I have grown PARTHENOCISSUS HIMALAYANA for some 20 years now - this is the most luxuriant growth it has ever displayed, thanks once again to the heavy rainfall the garden has received; every few years I prune it back severely, as left to its own devices, it would top the roof and it can get through the tiles into our attic. One year we permitted it to grow fully into our bathroom and a bedroom
Its leaves are trifoliate with 3 long-pointed, sharply toothed, stalked leaflets
Undersides of a young leaf, just beginning to open
It is fitting to show the 'Star Tulip' (TULIPA STELLATA) as the first image (photographed in April 2016) of a Himalayan species being cultivated in the KOHLI MEMORIAL BOTANICAL GARDEN, as the bulbs of this were supplied by P.Kohli & Co., in the 1980s - so have shown impressive longevity. I should stress that P.Kohli & Co. held an export license for the bulbs (which came from a nursery, not directly from the wild - which Kohli had been doing for decades before concerns about conservation were raised) and the necessarily phyto-sanitary certificate was issued covering the export.
As with most things in life, it is not a matter of quantity (or scale) nor location but quality. In time, I hope to be in a position to accept groups of visitors, as was the case in the past. Given that many of the finest gardens and almost all specialist nurseries in the UK are located quite some distance from the main centres of population, having a garden full of Himalayan plants to the West of London, close to Windsor and just 7km from Heathrow, will represent a convenient curiosity for many to visit. And strangely enough, growing unusual plants in Langley is following in a tradition started by Veitch (who had an orchid nursery here), whose grounds were then purchased by Sutton Seeds (based at Reading) to establish a Seed Trial Ground - indeed A.P. Balfour Esq., the Manager, was a recipient of seed from the 1954 joint Royal Horticultural Society plant hunting expedition to Nepal (see: https://sites.google.com/a/shpa.org.uk/main/the-joint-royal-horticultural-society-natural-history-museum-expeditions-to-nepal ). Locals would remark about the colourful flowers they saw, raised by Suttons, as they left Slough train station en route to Paddington.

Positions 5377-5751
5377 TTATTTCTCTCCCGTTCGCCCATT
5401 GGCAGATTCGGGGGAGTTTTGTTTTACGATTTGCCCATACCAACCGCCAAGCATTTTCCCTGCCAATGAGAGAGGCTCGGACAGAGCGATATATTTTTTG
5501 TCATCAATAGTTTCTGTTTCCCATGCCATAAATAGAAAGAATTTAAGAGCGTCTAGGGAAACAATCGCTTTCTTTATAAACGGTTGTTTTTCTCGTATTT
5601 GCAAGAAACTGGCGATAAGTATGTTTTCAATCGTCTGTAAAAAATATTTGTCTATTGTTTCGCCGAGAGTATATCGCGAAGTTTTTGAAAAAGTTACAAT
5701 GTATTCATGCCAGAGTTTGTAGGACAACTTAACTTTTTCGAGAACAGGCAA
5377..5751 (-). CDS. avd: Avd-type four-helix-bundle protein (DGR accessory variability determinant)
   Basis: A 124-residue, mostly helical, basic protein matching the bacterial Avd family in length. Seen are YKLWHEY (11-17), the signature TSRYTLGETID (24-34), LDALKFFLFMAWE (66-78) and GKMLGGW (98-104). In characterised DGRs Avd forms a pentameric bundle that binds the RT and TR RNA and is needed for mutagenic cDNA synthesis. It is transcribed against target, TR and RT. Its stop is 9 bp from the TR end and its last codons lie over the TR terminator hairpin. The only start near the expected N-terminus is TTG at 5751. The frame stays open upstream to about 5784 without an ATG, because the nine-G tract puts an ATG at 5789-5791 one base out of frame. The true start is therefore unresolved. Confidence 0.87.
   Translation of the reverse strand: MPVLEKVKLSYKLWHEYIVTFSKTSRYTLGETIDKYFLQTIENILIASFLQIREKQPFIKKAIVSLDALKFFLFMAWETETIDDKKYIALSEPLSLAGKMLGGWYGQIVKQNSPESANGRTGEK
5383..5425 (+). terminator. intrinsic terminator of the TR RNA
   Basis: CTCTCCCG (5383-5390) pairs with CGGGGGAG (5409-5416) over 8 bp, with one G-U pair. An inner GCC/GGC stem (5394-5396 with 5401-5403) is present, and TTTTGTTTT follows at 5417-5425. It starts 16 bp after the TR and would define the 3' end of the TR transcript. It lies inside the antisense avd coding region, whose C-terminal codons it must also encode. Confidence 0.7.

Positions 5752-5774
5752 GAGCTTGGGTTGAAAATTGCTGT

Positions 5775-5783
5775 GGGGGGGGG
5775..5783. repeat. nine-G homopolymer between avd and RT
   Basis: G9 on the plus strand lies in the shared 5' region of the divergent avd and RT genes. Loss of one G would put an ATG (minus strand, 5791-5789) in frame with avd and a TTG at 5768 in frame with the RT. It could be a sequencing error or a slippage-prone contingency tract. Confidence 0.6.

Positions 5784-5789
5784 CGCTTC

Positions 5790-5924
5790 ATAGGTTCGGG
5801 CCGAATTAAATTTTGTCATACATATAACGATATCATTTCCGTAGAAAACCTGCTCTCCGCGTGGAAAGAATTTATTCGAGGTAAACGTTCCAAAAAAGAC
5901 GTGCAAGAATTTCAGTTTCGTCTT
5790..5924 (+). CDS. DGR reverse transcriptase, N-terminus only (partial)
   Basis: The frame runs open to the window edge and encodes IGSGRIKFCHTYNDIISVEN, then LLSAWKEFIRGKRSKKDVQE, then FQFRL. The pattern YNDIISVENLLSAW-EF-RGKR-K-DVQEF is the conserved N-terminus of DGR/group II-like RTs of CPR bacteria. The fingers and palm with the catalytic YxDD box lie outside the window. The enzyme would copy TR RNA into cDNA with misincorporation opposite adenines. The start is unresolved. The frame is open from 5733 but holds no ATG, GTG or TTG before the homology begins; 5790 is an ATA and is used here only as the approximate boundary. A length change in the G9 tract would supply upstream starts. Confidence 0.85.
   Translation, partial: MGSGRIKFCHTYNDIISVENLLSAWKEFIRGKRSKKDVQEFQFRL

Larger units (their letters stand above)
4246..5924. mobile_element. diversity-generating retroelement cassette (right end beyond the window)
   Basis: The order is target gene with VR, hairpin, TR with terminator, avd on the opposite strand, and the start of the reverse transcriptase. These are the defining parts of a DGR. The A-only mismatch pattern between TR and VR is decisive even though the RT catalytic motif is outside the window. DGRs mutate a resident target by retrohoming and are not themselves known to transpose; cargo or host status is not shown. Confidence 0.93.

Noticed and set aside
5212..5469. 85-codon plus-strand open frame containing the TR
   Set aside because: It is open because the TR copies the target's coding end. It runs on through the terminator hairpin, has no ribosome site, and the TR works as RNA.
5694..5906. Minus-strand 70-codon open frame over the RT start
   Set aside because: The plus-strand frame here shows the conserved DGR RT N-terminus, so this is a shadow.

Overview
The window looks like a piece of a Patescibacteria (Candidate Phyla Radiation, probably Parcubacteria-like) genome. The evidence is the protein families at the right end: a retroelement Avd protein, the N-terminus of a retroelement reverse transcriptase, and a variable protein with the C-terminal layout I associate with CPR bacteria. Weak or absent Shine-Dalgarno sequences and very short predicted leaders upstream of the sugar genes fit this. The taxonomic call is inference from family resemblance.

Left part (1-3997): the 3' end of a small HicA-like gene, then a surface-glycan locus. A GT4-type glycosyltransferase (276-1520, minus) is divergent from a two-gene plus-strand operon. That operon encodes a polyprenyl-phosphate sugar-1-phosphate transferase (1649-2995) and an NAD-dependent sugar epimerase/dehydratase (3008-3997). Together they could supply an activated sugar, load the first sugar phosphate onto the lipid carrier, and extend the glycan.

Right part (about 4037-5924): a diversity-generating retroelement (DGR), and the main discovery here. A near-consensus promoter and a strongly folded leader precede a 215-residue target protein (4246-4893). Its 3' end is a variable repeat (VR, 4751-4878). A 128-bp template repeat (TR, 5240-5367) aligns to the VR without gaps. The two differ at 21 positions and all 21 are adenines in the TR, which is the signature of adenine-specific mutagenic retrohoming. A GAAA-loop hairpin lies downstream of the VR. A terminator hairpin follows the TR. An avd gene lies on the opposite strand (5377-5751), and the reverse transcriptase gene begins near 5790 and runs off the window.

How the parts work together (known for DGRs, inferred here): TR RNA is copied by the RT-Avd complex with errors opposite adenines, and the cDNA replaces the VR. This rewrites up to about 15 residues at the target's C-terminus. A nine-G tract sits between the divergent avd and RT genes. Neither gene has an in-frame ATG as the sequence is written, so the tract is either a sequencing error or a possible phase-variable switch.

Unlike many bulbs, the 'Star Tulipa' does not require cultivation in a bulb-frame (allowing a baking during summer months)
The Kohli Memorial Himalayan Garden was featured on BBC Gardeners' World in Spring 1995 (having been filmed in June the previous year) - though the presenter, the late Geoff Hamilton, seemed more taken with there being any sort of garden in Slough, rather than the Himalayan plants being cultivated within it! During the broadcast, Geoff remarked that a particular plant was "growing well in Slough" - as, if it could survive in SLOUGH it could surely grow almost anywhere.....